Talk:GPGPU

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video hardware decoding

Is it worth mentioning video hardware decoding with cuda (through mpv) ? Ivanoff (talk) 07:21, 21 May 2017 (UTC)

I'd say no, that kind of stuff belongs to Hardware video acceleration, though we might want to add that to Related articles kralyk 08:31, 21 May 2017 (UTC)
what about the List of OpenCL and CUDA accelerated software section Ivanoff (talk) 09:12, 21 May 2017 (UTC)
That wouldn't be right, video decoding acceleration is not built on top of OpenCL or CUDA, it is a native feature of the GPU. I have added a link to related articles, that should do it. | kralyk 10:05, 21 May 2017 (UTC)
Understood. I mainly talked abount the option of mpv with the option --hwdec=cuda (Any platform CUDA is available) , which uses cuda directly instead of vdpau. I admit, slightly off topic. Just saying. Regards Ivanoff (talk) 12:08, 21 May 2017 (UTC)
Ah, so it is actually CUDA-based, that's a different story. Sorry, I didn't understand you right. Okay, in that case I suppose it could go the List of OpenCL and CUDA accelerated software | kralyk 08:37, 22 May 2017 (UTC)

Missing compute-runtime ("NEO") for intel drivers

As per this Phoronix news and the note at Beignet upstream linked in the beignet, the Beignet is deprecated for Broadwell+ in favor of the new "NEO" OpenCL driver. I was planning to add this driver to the wiki, but I couldn't find the package for it neither in the repository or AUR. With that in mind, the question is: should the entry be added without appropriate package until someone make one, or it shouldn't be added at all until the package arrives? The code for the new driver is at GitHub's intel/compute-runtime and the project file is at 01.org's compute-runtime, but I'm not sure I'm up for task to maintain an AUR package for it plus I'd want to confirm if there's no package for the new NEO driver, or I just can't find one. Faalagorn / 15:02, 30 April 2018 (UTC)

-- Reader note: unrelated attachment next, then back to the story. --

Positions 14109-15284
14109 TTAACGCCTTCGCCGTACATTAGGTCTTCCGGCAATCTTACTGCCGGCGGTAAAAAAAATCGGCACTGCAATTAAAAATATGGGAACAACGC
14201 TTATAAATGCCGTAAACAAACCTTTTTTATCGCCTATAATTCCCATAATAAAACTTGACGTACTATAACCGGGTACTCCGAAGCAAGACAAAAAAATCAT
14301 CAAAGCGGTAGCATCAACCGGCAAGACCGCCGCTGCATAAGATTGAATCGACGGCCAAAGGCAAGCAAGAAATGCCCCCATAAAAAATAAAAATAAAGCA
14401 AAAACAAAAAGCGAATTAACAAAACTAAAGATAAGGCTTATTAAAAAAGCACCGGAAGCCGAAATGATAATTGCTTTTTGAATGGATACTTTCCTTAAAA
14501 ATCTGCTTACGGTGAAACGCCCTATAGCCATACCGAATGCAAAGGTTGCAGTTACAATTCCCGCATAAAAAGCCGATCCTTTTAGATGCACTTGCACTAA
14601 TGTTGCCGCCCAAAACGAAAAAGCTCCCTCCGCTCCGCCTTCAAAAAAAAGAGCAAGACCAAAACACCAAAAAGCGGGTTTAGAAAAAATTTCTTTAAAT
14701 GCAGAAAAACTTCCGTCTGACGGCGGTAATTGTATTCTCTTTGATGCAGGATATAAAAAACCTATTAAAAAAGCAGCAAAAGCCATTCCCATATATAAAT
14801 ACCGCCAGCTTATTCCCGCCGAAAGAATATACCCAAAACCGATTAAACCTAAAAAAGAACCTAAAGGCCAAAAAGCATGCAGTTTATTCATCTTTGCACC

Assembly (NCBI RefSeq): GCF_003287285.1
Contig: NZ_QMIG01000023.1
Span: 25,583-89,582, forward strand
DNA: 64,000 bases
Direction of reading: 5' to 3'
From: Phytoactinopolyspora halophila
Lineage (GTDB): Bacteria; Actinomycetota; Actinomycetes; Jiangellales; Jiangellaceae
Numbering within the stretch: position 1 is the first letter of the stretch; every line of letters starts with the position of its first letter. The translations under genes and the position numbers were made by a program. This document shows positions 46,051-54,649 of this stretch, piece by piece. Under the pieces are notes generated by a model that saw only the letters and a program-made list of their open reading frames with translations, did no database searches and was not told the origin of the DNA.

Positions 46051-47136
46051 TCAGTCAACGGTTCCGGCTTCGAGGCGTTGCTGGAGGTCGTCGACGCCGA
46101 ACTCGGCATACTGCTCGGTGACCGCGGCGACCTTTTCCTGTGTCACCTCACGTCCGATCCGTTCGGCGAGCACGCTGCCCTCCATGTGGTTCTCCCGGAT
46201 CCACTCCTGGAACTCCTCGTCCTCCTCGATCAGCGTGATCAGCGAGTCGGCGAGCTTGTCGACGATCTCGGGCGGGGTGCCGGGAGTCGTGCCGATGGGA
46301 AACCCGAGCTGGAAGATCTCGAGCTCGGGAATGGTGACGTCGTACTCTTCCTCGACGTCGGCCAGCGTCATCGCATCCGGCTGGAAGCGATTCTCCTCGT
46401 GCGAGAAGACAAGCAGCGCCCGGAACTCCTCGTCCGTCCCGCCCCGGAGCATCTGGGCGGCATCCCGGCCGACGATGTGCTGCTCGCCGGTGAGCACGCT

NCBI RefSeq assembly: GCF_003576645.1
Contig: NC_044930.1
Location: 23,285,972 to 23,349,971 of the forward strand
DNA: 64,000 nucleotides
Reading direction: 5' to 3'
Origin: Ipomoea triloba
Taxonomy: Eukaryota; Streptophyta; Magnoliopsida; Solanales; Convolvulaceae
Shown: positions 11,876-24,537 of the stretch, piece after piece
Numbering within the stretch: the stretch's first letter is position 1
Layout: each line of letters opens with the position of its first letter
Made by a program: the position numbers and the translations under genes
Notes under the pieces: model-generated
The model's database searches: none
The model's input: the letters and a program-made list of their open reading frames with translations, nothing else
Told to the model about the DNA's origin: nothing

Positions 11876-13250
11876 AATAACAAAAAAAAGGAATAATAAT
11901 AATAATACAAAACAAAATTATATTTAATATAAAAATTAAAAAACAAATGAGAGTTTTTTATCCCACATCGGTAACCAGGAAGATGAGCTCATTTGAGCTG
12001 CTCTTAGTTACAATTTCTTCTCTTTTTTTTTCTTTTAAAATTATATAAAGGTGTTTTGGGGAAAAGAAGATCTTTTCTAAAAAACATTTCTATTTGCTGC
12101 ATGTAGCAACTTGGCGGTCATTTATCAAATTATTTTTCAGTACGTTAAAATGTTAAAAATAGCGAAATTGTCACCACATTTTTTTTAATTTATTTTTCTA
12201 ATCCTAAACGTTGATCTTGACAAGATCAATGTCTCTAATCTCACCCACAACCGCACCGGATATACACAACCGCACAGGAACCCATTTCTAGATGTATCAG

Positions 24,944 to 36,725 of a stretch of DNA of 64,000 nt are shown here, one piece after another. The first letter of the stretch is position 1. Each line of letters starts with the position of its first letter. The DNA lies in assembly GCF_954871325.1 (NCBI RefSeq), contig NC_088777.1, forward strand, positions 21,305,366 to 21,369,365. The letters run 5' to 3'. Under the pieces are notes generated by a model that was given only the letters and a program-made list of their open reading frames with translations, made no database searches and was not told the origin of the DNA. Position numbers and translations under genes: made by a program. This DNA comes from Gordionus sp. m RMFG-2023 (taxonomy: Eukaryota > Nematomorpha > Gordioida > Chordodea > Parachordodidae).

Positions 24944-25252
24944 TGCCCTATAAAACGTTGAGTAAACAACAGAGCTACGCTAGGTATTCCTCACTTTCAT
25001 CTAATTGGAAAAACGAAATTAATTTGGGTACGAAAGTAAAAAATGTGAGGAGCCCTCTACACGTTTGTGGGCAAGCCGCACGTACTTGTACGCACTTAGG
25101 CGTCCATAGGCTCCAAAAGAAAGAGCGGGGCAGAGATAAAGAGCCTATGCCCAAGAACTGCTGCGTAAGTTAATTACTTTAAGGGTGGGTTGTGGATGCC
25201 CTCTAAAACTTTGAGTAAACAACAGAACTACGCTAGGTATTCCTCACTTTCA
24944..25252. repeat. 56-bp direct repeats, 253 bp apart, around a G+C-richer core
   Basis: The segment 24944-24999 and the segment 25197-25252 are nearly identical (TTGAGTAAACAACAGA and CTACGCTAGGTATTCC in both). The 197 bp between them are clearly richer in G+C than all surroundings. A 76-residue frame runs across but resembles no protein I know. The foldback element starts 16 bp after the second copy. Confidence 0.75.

EDIT: I have added the link to project's github for now. In case an AUR or official package exist, please add them there Faalagorn / 18:12, 2 May 2018 (UTC).

Adding missing and explaining AMD OpenCL implementations confusion?

I've been trying to get grasp of OpenCL implementations in AMD cards, and so far I've been confused. From what I understand, there are at least three implementations of open sourced OpenCL – ROCm for the Polaris, Vega and upcoming cards, "PAL" for all (GCN?) cards that is slightly slower and Mesa's GalliumCompute/"Clover" (stuck at OpenCL 1.2 and generally worse performing) and at least one proprietary implementations, "legacy" for older GPUS (including TeraScale), that is the main reason to use AMD Catalyst on older cards, as it provides OpenCL 2.0.

Now, AMDGPU-PRO (lately renamed to Radeon Software for Linux) lists three switches: --opencl=legacy, --opencl=pal and --opencl=rocm (in addition to combo of --opencl=legacy,pal). However, both ROCm and PAL were opensourced, although I'm not sure if PAL's opensource OpenCL exist.

Then there's the dubbed old "Orca" [1] [2] OpenCL implementation, is it the same as legacy?

Finally, the wiki lists three (four including CPU runtime, which I wasn't aware of) ways to install AMD drivers: opencl-amdAUR: proprietary standalone runtime for AMDGPU, amdgpu-pro-openclAUR: proprietary runtime for AMDGPU PRO (PAL? ROCm?), opencl-catalystAUR: AMD proprietary runtime, deprecated in favor of AMDGPU (Legacy/"Orca"?) – it all dubbes them "proprietary", but is any of them related to ROCm or PAL that were opensourced down the road? I can't tell, as I wasn't following AMD that closely or using OpenCL at the time they open sourced ROCm library, plus like I told I'm not sure I'm not

Finally, the article doesn't mention the open source implementation of ROCm at all.

It would be nice to clear some confusion, especially for AMD cards! Faalagorn / 18:06, 11 May 2018 (UTC)

EDIT: Seems that while the most PAL code is opensourced, the OpenCL-to-PAL portion is not, so PAL OpenCL indeed remains proprietary for now: [3]. Faalagorn / 20:03, 11 May 2018 (UTC)